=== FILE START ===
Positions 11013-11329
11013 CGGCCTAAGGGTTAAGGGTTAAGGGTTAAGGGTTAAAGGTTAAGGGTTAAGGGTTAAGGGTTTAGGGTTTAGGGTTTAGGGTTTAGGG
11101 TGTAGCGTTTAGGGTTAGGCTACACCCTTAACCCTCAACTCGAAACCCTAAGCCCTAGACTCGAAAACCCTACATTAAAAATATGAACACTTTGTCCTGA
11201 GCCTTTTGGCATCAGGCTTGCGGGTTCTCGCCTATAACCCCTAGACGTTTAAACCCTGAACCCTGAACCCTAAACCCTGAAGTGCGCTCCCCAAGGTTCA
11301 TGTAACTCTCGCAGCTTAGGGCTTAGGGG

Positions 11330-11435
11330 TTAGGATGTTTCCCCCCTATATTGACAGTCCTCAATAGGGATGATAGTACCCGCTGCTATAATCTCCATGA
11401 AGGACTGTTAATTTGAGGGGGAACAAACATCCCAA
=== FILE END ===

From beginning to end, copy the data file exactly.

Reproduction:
Positions 11013-11329
11013 CGGCCTAAGGGTTAAGGGTTAAGGGTTAAGGGTTAAAGGTTAAGGGTTAAGGGTTAAGGGTTTAGGGTTTAGGGTTTAGGGTTTAGGG
11101 TGTAGCGTTTAGGGTTAGGCTACACCCTTAACCCTCAACTCGAAACCCTAAGCCCTAGACTCGAAAACCCTACATTAAAAATATGAACACTTTGTCCTGA
11201 GCCTTTTGGCATCAGGCTTGCGGGTTCTCGCCTATAACCCCTAGACGTTTAAACCCTGAACCCTGAACCCTAAACCCTGAAGTGCGCTCCCCAAGGTTCA
11301 TGTAACTCTCGCAGCTTAGGGCTTAGGGG

Positions 11330-11435
11330 TTAGGATGTTTCCCCCCTATATTGACAGTCCTCAATAGGGATGATAGTACCCGCTGCTATAATCTCCATGA
11401 AGGACTGTTAATTTGAGGGGGAACAAACATCCCAA